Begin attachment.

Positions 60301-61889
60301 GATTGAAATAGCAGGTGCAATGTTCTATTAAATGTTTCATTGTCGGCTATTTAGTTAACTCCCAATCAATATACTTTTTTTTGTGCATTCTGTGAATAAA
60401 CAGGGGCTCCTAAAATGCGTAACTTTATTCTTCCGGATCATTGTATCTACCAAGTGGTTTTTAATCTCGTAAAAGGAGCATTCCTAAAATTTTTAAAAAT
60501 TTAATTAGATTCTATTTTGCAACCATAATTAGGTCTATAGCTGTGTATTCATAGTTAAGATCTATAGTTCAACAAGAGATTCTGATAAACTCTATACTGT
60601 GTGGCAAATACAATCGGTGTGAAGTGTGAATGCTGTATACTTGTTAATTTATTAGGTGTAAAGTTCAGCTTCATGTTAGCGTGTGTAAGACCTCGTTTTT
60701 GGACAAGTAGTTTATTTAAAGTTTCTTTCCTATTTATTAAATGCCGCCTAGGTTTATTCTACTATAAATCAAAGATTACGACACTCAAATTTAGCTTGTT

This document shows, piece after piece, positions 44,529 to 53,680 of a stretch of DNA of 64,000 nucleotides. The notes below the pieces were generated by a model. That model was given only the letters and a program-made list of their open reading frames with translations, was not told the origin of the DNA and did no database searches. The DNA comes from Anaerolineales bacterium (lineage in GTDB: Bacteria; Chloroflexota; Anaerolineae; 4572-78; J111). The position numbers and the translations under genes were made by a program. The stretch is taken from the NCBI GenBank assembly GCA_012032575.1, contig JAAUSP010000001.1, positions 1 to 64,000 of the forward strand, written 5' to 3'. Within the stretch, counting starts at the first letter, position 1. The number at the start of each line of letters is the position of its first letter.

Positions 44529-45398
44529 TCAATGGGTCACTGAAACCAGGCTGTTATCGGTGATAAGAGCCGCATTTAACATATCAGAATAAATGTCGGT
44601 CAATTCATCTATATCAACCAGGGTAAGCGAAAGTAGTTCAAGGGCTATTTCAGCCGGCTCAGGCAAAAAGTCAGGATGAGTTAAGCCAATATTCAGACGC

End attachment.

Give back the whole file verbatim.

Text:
Positions 60301-61889
60301 GATTGAAATAGCAGGTGCAATGTTCTATTAAATGTTTCATTGTCGGCTATTTAGTTAACTCCCAATCAATATACTTTTTTTTGTGCATTCTGTGAATAAA
60401 CAGGGGCTCCTAAAATGCGTAACTTTATTCTTCCGGATCATTGTATCTACCAAGTGGTTTTTAATCTCGTAAAAGGAGCATTCCTAAAATTTTTAAAAAT
60501 TTAATTAGATTCTATTTTGCAACCATAATTAGGTCTATAGCTGTGTATTCATAGTTAAGATCTATAGTTCAACAAGAGATTCTGATAAACTCTATACTGT
60601 GTGGCAAATACAATCGGTGTGAAGTGTGAATGCTGTATACTTGTTAATTTATTAGGTGTAAAGTTCAGCTTCATGTTAGCGTGTGTAAGACCTCGTTTTT
60701 GGACAAGTAGTTTATTTAAAGTTTCTTTCCTATTTATTAAATGCCGCCTAGGTTTATTCTACTATAAATCAAAGATTACGACACTCAAATTTAGCTTGTT

This document shows, piece after piece, positions 44,529 to 53,680 of a stretch of DNA of 64,000 nucleotides. The notes below the pieces were generated by a model. That model was given only the letters and a program-made list of their open reading frames with translations, was not told the origin of the DNA and did no database searches. The DNA comes from Anaerolineales bacterium (lineage in GTDB: Bacteria; Chloroflexota; Anaerolineae; 4572-78; J111). The position numbers and the translations under genes were made by a program. The stretch is taken from the NCBI GenBank assembly GCA_012032575.1, contig JAAUSP010000001.1, positions 1 to 64,000 of the forward strand, written 5' to 3'. Within the stretch, counting starts at the first letter, position 1. The number at the start of each line of letters is the position of its first letter.

Positions 44529-45398
44529 TCAATGGGTCACTGAAACCAGGCTGTTATCGGTGATAAGAGCCGCATTTAACATATCAGAATAAATGTCGGT
44601 CAATTCATCTATATCAACCAGGGTAAGCGAAAGTAGTTCAAGGGCTATTTCAGCCGGCTCAGGCAAAAAGTCAGGATGAGTTAAGCCAATATTCAGACGC